As a solicitor who has specialised in drafting Wills for over 10 years I am always a little concerned when I hear people talking about preparing their own Wills without the expertise of an appropriately qualified solicitor. There are many potential pitfalls of a poorly drafted Will and I have seen the consequences of “home-made” Wills before.
Common mistakes that I have seen and heard of in such cases are as follows:
- No-one is formally appointed within the document to deal with the estate administration. A professionally drafted Will will name Executors to do this and will, where necessary, include default provisions to cover the event that a named Executor is unable or unwilling to act.
- The Will purports to make a gift of an item that cannot legally take effect (such as assets held in Trust in such a way that they cannot be gifted by the Testator or jointly owned assets which will pass to the surviving owner regardless of what the Will says).
- The Will does not effectively cover what should happen in the event of the death of a beneficiary. This is extremely common as the wording has to be precise. Often all or part of a Will can fail because of this meaning that the intestacy rules apply to inheritance of the estate rather than the Testator’s actual wishes.
- The beneficiaries may not be accurately described for example, the Will may refer just to “children” when the Testator would maybe want to include their step-children also.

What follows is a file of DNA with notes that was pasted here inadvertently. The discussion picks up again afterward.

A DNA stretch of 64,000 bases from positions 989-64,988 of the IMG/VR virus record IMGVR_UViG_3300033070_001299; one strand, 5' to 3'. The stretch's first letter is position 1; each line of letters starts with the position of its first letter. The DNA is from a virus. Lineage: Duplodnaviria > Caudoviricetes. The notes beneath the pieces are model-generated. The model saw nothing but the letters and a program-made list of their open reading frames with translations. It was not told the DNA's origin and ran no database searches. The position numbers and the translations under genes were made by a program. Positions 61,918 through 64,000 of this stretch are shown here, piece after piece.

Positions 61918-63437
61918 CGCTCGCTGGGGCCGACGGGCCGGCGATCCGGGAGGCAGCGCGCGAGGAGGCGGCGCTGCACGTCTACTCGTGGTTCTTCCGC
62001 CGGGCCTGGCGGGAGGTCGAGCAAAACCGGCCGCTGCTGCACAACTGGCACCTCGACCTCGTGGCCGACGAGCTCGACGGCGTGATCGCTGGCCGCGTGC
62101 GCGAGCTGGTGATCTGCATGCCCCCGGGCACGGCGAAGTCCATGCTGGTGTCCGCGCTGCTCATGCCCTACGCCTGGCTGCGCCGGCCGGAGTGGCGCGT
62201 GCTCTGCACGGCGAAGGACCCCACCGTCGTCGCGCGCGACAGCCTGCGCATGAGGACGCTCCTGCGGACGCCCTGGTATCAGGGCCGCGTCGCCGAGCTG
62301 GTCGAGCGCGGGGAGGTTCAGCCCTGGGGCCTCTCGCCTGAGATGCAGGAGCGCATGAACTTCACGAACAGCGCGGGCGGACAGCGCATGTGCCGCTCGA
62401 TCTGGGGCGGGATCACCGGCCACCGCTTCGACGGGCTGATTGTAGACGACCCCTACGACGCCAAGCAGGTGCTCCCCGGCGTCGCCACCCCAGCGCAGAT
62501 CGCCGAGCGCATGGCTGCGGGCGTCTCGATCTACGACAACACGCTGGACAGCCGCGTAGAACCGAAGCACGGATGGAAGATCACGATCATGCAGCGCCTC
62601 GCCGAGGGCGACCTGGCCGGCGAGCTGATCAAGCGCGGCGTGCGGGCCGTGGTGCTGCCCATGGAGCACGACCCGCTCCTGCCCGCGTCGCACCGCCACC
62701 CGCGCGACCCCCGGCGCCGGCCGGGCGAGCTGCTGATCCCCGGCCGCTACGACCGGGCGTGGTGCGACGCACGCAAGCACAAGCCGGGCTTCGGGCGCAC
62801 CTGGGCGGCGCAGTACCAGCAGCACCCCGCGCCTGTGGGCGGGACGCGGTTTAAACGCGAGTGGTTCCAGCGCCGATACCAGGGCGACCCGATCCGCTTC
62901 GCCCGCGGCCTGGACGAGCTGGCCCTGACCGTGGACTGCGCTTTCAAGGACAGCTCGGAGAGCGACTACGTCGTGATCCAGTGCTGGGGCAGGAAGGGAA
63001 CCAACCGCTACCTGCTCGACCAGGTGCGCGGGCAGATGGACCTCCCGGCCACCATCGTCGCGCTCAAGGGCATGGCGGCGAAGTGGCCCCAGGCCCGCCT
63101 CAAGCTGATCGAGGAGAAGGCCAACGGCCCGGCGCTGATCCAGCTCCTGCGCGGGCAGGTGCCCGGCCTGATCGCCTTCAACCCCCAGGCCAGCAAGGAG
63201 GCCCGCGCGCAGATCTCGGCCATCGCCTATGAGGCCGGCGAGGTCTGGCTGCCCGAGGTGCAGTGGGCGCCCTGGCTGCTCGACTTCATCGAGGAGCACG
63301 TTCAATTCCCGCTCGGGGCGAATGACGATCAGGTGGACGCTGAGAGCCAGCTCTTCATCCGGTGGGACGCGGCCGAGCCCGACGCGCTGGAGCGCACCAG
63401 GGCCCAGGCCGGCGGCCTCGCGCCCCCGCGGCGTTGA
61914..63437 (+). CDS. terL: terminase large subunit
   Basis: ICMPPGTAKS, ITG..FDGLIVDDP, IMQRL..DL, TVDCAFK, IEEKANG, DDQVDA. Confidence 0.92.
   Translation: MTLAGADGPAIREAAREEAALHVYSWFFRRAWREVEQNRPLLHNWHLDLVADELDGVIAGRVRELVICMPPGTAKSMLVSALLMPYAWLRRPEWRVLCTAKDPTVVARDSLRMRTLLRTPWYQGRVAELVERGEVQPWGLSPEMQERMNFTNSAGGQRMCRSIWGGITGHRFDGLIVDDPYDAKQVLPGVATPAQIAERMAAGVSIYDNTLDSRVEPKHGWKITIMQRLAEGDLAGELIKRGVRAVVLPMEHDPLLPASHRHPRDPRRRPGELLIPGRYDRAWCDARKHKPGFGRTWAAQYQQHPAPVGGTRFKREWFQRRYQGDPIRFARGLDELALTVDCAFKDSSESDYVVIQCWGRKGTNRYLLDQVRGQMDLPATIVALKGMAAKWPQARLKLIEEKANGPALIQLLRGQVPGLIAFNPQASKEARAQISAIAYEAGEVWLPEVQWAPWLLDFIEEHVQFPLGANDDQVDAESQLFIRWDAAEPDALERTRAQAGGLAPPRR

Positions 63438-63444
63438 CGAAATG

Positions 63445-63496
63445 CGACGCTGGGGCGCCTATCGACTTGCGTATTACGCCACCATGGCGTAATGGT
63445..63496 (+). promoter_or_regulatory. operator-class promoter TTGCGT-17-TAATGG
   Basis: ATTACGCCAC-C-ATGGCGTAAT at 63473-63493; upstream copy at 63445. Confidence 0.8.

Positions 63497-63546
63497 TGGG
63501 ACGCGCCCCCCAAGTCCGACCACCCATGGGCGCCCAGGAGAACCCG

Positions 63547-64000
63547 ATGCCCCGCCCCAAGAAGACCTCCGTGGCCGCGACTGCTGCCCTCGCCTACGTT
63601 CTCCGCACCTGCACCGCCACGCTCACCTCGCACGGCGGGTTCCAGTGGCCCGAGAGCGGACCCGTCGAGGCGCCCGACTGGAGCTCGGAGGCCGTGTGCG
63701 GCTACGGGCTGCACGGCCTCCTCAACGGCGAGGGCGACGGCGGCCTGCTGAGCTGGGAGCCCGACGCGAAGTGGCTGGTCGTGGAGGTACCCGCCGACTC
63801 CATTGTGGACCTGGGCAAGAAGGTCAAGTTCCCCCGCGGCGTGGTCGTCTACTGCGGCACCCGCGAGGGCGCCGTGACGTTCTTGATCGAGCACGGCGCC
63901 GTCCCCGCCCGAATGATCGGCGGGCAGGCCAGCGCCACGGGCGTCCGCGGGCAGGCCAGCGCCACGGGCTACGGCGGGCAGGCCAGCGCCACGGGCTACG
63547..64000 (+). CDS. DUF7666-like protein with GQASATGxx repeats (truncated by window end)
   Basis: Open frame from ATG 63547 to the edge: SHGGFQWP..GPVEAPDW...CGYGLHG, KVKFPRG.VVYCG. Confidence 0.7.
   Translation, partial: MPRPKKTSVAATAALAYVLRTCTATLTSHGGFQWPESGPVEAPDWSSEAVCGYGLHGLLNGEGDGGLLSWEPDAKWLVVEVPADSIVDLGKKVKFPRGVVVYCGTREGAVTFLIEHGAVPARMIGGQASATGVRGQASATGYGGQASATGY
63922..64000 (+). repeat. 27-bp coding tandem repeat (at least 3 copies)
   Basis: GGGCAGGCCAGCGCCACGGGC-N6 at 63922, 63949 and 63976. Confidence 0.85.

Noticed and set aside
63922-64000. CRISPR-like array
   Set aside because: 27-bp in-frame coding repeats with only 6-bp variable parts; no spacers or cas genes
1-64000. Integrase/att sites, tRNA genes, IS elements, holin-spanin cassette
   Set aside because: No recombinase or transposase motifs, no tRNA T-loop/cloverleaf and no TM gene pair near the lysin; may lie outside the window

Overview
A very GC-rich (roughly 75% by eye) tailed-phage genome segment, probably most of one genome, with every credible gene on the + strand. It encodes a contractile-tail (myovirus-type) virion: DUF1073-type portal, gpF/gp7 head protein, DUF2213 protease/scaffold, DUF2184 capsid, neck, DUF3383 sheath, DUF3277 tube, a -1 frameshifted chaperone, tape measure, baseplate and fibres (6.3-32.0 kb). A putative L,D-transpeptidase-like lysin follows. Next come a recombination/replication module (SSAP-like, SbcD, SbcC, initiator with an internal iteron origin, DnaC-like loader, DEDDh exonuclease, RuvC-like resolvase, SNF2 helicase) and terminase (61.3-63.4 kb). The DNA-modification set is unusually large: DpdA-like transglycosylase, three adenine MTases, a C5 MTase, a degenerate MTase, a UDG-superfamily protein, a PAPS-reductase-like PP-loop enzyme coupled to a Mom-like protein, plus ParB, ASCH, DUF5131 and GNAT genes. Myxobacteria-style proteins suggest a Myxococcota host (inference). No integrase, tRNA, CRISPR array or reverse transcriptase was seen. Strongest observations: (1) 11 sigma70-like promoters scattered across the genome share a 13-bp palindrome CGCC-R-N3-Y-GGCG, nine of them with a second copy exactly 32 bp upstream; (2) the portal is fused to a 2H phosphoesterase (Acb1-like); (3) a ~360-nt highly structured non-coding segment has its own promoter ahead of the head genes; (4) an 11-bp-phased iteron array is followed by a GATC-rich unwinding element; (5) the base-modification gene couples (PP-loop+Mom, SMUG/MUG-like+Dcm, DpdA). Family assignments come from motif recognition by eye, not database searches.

- Leaving gifts to loved ones can also be deemed to be ambiguous, such as “I give my necklace to my daughter”. This being an issue if there is more than one necklace and also if there is more than one daughter!
- The Will does not deal with all of the estate, for example it might state who the house and a particular bank account is to pass to but fails to mention any other assets that may be held in the Testator’s name at the date of death. This could be because there were not any other assets at the date the Will was made but this changed later.
- The Will causes Inheritance Tax to become payable in a way which could have been avoided, or at least mitigated, if the Wills had been drafted in a different way.
When seeing a solicitor qualified to draft Wills, that solicitor will take full details of your family and financial circumstances. They do this so that they can ensure that your Will is drafted so it takes effect as you expect it to and they will flag up anything you might not have considered so that the Will is future-proofed as much as it can be.
A Will is one of the most important documents an individual will ever sign so it is worth investing in the advice of a solicitor.